Just Whose Idea Was All This Testing?
Tuesday, November 14, 2006
Second in a series of occasional articles on testing.
In ancient Greece, Socrates tested his students through conversations. Answers were not scored as right or wrong. They just led to more dialogue. Many intellectual elites in the 5th and 4th centuries B.C. cared more about finding the path to higher knowledge than producing a correct response. To them, accuracy was for shopkeepers.
Today, educators often hold up the Socratic method as the best kind of teaching.
So how did we go from that ideal to an educational model shaped -- and perhaps even ruled -- by standardized, normed, charted, graphed, regressed, calibrated and validated testing? Students in the Washington area are likely to know more about the MSA (Maryland School Assessments), the SOL (Virginia's Standards of Learning) and the D.C. CAS (D.C. Comprehensive Assessment System) than they do about Socrates and his illustrious student Plato.
Critics say standardized testing has robbed schools of the creative clash of intellects that make Plato's dialogues still absorbing. "There is a growing technology of testing that permits us now to do in nanoseconds things that we shouldn't be doing at all," said educational psychologist Gerald W. Bracey, research columnist for the Phi Delta Kappan education journal.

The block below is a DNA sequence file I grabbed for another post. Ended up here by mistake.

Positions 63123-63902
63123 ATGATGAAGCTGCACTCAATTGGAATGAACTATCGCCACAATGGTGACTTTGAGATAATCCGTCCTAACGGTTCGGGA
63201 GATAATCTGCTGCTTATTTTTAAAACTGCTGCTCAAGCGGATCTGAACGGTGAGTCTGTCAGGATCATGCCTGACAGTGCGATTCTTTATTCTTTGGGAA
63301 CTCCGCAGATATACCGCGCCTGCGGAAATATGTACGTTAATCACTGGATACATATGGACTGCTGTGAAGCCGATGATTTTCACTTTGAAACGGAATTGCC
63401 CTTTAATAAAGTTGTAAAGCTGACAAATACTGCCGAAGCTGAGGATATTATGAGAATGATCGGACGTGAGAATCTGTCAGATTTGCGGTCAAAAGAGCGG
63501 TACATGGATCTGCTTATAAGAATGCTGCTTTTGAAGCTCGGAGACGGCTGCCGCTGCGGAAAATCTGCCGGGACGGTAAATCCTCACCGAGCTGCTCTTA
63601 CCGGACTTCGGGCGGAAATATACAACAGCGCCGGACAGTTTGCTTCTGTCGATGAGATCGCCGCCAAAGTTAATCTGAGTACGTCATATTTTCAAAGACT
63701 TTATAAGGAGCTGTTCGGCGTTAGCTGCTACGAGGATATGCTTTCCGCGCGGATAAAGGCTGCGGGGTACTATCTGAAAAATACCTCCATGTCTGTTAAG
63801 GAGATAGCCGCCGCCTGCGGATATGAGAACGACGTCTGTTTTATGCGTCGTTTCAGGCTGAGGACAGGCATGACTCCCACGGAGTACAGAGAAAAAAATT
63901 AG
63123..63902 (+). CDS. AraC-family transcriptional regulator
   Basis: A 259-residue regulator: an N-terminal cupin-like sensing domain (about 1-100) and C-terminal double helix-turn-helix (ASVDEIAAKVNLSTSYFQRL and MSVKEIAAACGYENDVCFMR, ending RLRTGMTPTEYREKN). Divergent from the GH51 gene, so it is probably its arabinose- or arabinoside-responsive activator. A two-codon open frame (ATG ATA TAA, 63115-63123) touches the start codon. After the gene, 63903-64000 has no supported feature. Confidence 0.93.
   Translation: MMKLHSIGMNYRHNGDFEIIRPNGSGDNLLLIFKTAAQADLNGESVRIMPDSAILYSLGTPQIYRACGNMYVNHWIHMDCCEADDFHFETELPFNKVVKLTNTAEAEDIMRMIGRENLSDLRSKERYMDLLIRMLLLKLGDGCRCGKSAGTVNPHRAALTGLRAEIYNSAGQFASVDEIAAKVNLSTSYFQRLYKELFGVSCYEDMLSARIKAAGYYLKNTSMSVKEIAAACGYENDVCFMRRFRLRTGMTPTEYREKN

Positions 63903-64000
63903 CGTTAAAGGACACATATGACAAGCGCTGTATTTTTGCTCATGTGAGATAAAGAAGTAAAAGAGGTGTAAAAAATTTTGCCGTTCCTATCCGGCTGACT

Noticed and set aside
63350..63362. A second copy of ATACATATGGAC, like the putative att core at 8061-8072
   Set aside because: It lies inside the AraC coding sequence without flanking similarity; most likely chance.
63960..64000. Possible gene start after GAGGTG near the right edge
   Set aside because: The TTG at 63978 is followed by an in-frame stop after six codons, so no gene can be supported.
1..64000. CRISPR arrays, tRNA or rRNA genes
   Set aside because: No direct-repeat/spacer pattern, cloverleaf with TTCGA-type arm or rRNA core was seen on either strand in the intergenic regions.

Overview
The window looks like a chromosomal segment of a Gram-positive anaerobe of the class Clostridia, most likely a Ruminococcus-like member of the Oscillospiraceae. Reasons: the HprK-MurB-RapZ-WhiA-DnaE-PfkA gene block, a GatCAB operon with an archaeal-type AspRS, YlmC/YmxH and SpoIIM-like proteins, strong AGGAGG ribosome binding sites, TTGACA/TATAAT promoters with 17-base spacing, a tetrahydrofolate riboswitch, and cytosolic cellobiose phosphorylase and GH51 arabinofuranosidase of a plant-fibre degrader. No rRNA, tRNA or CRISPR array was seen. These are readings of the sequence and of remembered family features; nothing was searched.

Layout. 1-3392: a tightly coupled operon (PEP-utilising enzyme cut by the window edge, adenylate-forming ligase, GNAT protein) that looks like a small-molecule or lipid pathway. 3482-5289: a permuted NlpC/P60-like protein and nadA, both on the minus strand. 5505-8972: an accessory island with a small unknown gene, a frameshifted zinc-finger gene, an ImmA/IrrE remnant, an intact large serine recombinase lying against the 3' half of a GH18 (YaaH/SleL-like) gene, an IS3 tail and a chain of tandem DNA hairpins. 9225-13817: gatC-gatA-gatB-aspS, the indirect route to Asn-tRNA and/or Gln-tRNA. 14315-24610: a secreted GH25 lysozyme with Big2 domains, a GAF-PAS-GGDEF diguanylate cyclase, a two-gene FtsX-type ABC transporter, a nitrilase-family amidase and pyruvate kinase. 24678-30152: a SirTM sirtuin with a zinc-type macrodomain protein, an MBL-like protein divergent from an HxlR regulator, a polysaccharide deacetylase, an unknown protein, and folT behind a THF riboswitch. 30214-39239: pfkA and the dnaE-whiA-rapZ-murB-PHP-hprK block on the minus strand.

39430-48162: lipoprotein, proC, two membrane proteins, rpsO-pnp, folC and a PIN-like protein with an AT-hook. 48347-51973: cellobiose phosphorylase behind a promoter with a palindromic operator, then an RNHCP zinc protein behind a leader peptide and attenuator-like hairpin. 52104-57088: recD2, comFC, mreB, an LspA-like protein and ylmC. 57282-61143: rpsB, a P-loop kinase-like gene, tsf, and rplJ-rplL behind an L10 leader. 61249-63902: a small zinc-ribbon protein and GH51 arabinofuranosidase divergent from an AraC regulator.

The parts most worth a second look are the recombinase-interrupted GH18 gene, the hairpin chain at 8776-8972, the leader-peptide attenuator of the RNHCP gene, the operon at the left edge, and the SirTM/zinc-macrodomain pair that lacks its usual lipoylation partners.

Historians call the rise of testing an inevitable outgrowth of expanding technology. As goods and services are delivered with greater speed and in higher quantity and quality, education has been forced to pick up the pace.
Standardized exams have many sources. In imperial China in the A.D. 7th century, government job applicants had to write essays about Confucian philosophy and compose poetry. In Europe, the invention of the printing press and modern paper manufacturing fueled the growth of written exams.
By 1845 in the United States, public education advocate Horace Mann was calling for standardized essay testing. Spelling tests, geography tests and math tests blossomed in schools, although they were rarely standardized.
At the outset of the 20th century, educators began to experiment with tests that took shortcuts around the old essay methods. French psychologist Alfred Binet developed an intelligence test about 1905. Frederick J. Kelly of the University of Kansas designed a multiple-choice test in 1914. Scanning machines followed. Many Americans accepted these tests as efficient tools to help build a society based on merit, not birth or race or wealth.
Still, modern testing had a clumsy start as psychologists experimented with exams to help employers, schools and others rate applicants. In one early case, testing expert H.H. Goddard identified as "feeble-minded" 83 percent of Jews, 80 percent of Hungarians, 79 percent of Italians and 87 percent of Russians among a small group of immigrants assessed at Ellis Island.
"Consider a group of frightened men and women who speak no English and who have just endured an oceanic voyage in steerage," Harvard University science historian Stephen Jay Gould wrote of the Goddard study. "Most are poor and have never gone to school; many have never held a pencil or pen in their hand." Yet Goddard's interviewers expected them to sit down with a pencil and "reproduce on paper a figure shown to them a moment ago, but now withdrawn from their sight."
Eventually, testing experts focused on standardizing the measure of learning, not of innate intelligence.